Monday, January 12, 2015

My kingdom for clean pavement

I was a bit of a mess when I made it to my friend's house on Saturday night.

I had left the Centretown BUZZ office as soon as humanly possible (about an hour later than I'd intended to). Several deadlines breathing down my neck, and I guess I wasn't in a great mood when I left, because I knew I was running later than I'd planned.

This was my verdict on the ride home.

Aside from the cold wind in my face, and the usual distrust of people coming in through intersections, and the disturbingly large number of people who made high-speed, stupid maneuvers past me on the south end of Bank, it was the ice.

It had snowed, then rained ice, then frozen hard, then snowed again. This isn't all that unusual in Ottawa. In fact, I saw someone recently propose "freezing drizzle" as the official precipitation of Ottawa, and I was in full agreement (although I might also argue that the official precipitation should be "snow, followed by rain, followed by more snow, then two days of freezing rain, causing an unbreakable layer of rock-hard ice on anything solid").

What this meant was that the snow, cleared away from the cars' tracks by traffic, then scraped down to a centimetre-thick layer by the snowplows, had then been rained on and hardened into a solid layer of ice, about a centimetre thick, extending across the outer foot to foot-and-a-half of the street. Where bikes travel. 

The ice layer comes and goes, of course, depending on traffic. But for some reason, it also seems to melt and dissolve away right next to the curb (sun warming the concrete maybe?), leaving bare pavement right next to the curb, then a strip of bumpy ice, then bare pavement right out in the lane. 

And I know: I know I should take the lane anyway. But though the spirit is willing . . . sometimes the flesh is scared of riding as far out as I should. Because cars are still trying, at the Lansdowne Bridge, to pass you two abreast. So I would find myself with my tires on the outer side of that strip of ice, really close to the curb, and then the bare pavement would run out and I'd have to try to cross the ice - remember, it's a good half inch thick at least - back to the clear pavement. And out into the lane.

In Old Ottawa South, the ice layer actually claims one whole lane out of two for about a block, going by Trinity Church, because that lane is parked up during the day and so ice builds up. (So, if you're driving down Bank Street wondering why that cyclist is in the middle of the inside lane, that's why.)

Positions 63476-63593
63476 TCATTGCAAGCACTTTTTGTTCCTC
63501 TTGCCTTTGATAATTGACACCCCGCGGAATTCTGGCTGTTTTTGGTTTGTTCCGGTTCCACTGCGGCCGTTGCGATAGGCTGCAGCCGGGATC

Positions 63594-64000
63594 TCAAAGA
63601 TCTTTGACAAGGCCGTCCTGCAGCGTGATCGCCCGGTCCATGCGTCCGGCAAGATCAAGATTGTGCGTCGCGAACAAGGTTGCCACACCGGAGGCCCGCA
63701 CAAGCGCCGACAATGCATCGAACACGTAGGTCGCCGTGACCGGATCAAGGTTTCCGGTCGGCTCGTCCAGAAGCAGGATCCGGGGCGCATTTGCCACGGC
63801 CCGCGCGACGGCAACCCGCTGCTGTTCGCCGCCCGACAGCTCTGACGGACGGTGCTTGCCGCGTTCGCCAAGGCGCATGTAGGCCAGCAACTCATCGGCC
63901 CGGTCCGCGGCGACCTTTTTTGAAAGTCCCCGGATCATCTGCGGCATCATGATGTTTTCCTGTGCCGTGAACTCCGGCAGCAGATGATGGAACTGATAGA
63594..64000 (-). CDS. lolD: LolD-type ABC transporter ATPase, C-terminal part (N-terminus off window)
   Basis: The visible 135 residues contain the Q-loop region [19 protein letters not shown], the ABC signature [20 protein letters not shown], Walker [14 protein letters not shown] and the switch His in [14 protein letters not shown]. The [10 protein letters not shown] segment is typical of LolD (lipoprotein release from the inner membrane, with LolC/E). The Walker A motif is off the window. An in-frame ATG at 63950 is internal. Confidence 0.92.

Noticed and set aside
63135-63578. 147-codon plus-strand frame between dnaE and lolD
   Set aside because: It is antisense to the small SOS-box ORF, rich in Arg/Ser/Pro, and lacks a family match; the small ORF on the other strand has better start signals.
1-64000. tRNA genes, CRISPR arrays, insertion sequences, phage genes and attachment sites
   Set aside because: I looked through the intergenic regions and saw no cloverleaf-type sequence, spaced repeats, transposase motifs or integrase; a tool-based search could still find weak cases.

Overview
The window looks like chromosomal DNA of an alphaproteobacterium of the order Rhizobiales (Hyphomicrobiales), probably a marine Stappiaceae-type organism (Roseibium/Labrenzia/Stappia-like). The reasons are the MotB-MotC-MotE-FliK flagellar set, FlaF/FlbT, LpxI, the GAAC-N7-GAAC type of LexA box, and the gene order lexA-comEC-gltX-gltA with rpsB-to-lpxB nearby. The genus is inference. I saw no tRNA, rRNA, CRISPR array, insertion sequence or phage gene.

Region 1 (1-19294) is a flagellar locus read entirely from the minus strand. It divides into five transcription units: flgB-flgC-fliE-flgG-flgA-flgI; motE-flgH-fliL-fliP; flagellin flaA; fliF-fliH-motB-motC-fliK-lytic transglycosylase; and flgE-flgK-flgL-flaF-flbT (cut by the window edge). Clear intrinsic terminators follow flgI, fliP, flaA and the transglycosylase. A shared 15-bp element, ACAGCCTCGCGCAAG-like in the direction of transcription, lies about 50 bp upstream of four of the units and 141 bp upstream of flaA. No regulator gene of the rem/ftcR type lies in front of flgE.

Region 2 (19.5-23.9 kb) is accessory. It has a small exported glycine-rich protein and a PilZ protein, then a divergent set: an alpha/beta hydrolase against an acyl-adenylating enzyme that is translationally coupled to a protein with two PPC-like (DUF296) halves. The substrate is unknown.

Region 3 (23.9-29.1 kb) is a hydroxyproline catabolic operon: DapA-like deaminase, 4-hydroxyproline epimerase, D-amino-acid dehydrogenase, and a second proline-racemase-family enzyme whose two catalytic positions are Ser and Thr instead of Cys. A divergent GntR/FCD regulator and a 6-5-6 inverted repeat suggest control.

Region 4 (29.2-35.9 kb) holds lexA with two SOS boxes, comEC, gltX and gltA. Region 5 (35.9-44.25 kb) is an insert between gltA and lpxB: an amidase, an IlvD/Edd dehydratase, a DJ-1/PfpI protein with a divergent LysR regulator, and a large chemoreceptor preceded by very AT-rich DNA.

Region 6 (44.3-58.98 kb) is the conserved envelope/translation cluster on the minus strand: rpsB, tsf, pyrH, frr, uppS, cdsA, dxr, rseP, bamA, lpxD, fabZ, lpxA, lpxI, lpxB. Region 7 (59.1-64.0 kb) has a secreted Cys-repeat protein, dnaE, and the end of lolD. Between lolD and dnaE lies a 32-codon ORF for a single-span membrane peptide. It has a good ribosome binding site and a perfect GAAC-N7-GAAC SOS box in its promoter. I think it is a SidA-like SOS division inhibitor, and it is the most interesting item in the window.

Gah. Between that, and drivers not compensating for the crap road quality by giving me enough clearance, and a cold wind making visibility just a little worse, what with the blinking and the tearing up, it was a rough ride. (I don't suppose I can blame the drivers: they probably don't know about and haven't noticed the ice and sludge at the side of the road.)

But it was better the next day, when it was a little warmer and the traffic was a little less heavy and I was under less pressure, and I really enjoyed my ride home that night, and now it's -2 and I know that the ice is melting, slowly, and I'll probably enjoy the ride to the office this afternoon. 

Mostly, I like riding in the winter. But that confluence of conditions, making the edge of the road so terrible, is pretty common in this town. I don't know how it could be helped: ensuring the plows go right to the curb instead of leaving a foot and a half of snow? Salting the edges of the road? On official bike routes (South Bank Street was one, last time I checked, and it does have sharrows and actual bike lanes in spots), running one of those little sidewalk plows along the bike space, late at night when it's safer to do that? There are probably things that could be done to clear a little more space for us bikes. Question is, how much would that cost and would the City think it's worth it?

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